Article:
Tavares, a student of the liberal arts, says hosting Congress is a big deal for York, and helps to increase awareness of York’s successes. 

“York is already on the map – we’re a massive research institution and we have a huge footprint in terms of number of students, [and being] the third-largest university in Canada. But this puts us on the map academically – we have some of the best researchers here, some of the greatest minds, and now we’re bringing the rest of them here. It’s a big deal, I just want to be a part of it.” 

McMahan says she hopes volunteers come away from their Congress 2023 experience feeling proud of their accomplishments with lasting memories of a fun week. 

“I’ve really enjoyed watching our volunteers have fun – dancing to music being played on the Swag Stages, welcoming attendees with big smiles, making new friends, and taking pride in their university and in being part of Team Congress 2023.” 

York takes academic leadership role at Congress 2023 

Female conference lecture teacher professor

By Ashley Goodfellow Craig, editor, YFile

Upwards of 250 York University faculty members and scholars are among the presenters during the 2023 Congress of the Humanities and Social Sciences, where they take an academic leadership role in sharing their research with colleagues from across the nation. 

The flagship event of the Federation for the Humanities and Social Sciences – taking place May 27 to June 2 at York University’s Keele Campus – returns to an in-person format this year, following a hiatus in 2020 and the subsequent virtual format in 2021 and 2022. Congress is the largest academic gathering in Canada, with at least 10,000 participants attending this year. The event was last hosted at York University in 2006.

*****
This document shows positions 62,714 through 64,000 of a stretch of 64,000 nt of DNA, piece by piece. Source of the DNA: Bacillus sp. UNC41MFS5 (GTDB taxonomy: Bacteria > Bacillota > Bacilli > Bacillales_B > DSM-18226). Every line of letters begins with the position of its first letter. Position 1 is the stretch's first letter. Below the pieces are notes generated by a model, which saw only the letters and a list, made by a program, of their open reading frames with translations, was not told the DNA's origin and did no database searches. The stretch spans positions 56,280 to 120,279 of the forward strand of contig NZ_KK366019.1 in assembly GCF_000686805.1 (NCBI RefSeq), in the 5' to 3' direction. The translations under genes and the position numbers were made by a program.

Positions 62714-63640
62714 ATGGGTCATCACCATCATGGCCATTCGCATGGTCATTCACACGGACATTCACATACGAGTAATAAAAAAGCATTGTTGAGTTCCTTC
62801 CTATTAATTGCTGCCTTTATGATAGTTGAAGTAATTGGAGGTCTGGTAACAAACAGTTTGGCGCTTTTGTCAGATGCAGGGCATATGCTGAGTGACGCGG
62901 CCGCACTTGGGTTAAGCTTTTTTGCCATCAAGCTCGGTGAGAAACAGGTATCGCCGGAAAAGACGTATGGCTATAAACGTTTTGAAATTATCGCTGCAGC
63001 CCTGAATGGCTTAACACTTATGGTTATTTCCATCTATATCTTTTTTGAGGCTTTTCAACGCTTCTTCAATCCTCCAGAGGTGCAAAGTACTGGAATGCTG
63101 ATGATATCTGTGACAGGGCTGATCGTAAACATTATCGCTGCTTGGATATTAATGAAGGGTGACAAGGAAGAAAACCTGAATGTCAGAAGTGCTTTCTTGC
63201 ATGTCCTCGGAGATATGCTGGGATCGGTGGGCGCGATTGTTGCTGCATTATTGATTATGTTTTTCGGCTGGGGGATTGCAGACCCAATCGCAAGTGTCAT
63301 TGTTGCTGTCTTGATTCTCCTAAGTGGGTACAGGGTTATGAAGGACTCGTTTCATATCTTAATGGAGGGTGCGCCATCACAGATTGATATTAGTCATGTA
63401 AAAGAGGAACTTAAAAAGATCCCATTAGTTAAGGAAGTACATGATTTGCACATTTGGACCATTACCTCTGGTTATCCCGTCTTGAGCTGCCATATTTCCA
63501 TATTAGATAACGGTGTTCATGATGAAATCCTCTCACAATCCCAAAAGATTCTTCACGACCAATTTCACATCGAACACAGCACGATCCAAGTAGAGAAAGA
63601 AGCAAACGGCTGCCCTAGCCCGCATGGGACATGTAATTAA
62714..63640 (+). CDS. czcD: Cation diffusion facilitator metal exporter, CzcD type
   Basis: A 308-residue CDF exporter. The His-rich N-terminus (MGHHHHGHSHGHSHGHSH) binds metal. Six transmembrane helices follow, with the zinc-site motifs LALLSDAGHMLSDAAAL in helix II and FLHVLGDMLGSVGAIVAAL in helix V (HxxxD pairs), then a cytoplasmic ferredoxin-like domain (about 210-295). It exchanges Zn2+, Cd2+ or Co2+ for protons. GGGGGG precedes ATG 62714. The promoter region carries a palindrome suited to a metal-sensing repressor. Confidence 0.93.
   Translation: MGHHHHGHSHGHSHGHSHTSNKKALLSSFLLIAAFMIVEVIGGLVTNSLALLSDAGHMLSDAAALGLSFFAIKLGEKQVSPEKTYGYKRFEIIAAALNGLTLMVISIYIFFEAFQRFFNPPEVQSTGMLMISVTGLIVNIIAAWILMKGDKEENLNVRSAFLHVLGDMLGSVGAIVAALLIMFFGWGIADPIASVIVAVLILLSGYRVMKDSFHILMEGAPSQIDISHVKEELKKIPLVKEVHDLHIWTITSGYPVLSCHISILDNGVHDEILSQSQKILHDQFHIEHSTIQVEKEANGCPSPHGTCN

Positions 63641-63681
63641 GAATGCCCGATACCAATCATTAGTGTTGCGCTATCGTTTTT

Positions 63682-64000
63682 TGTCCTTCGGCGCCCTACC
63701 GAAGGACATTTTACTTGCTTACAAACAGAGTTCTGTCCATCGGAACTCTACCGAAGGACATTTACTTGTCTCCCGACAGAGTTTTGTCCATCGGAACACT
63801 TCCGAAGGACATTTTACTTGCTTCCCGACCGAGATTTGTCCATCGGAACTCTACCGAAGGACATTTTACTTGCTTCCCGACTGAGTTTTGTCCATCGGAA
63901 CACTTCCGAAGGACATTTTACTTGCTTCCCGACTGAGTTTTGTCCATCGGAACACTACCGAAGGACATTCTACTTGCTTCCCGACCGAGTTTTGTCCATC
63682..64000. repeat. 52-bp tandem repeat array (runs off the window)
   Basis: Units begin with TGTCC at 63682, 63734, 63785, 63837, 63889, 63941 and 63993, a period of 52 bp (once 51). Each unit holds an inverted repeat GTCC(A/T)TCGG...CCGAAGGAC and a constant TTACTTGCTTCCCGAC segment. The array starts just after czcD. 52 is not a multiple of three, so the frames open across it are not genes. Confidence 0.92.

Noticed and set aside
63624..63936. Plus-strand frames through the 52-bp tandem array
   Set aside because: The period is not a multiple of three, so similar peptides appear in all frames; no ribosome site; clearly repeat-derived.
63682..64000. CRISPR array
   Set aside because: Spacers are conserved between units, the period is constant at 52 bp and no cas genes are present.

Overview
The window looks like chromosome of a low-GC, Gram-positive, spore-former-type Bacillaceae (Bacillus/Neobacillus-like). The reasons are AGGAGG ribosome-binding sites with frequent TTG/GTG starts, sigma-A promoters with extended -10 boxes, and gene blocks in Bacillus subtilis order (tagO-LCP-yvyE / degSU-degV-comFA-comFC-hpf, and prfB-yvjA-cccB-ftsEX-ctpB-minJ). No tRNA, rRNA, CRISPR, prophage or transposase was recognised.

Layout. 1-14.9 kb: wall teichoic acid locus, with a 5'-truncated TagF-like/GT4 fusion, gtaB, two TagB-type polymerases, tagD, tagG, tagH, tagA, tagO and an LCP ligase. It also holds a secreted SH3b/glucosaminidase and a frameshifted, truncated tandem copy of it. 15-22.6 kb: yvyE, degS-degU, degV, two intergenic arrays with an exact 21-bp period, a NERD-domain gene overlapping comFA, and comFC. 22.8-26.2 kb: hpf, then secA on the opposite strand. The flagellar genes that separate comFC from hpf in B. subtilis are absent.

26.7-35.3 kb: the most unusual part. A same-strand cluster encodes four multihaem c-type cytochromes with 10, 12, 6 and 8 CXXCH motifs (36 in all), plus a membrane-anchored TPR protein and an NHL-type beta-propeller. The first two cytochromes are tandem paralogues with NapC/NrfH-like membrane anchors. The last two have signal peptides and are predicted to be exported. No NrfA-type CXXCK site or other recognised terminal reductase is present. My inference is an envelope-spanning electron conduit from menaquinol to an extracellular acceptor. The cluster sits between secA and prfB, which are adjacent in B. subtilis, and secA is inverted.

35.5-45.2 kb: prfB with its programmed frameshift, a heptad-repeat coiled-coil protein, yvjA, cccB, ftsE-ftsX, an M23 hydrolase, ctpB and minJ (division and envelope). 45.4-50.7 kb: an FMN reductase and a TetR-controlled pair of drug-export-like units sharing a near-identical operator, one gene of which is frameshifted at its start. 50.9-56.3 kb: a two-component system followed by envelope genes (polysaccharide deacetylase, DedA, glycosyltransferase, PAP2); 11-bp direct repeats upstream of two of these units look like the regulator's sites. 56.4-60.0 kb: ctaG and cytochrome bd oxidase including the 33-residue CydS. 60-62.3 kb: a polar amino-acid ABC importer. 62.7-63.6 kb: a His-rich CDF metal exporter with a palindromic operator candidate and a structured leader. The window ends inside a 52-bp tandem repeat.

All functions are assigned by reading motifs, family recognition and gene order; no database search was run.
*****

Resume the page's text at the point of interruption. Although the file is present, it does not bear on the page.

Congress 2023 provides a platform for critical conversations, including diverse voices and perspectives to create collaborations that help drive the future of post-secondary education. This year’s theme “Reckonings and Re-Imaginings” will guide the direction of discussions and knowledge sharing in presentations, panels, workshops and more.

Andrea Davis
Andrea Davis

“I am excited by this theme because it’s a call to reflection on where we (as scholars, activists, artists and thinkers) are and how we got here,” said York University Faculty of Liberal Arts & Professional Studies Professor Andrea Davis, who is serving as academic convenor for Congress 2023, when the theme was announced. “Rather than simply centering the problems, this theme insists that we imagine otherwise – that we consider what a different set of possibilities might look like and that we come together collectively to create the kind of world we want to live in.” 

York faculty and scholars will contribute their humanities and social sciences research and expertise through more than 250 different events scheduled in a variety of programming streams, such as the Big Thinking Lecture Series, Career Corner, Black and racialized programming, Indigenous programming, scholarly presentations and more. 

Contributions come from all 11 York Faculties, three Organized Research Units, two divisions and other units, such as the Teaching Commons and York International. 

“We took the opportunity to apply York’s strengths as an institution that is known for supporting social justice and social responsibility. At Congress 2023, the University is playing an active role in igniting and sustaining positive change through scholarship, creative practice and conversations that generate new perspectives,” said Lisa Philipps, provost and vice-president academic.

Philipps is also a member of the Scholarly Planning Committee for Congress, which is comprised of York faculty, staff, graduate students and senior leadership, who together have helped to guide and shape the themes and programming for this year’s event through broad consultation with the York community. Learn more about the Scholarly Planning Committee here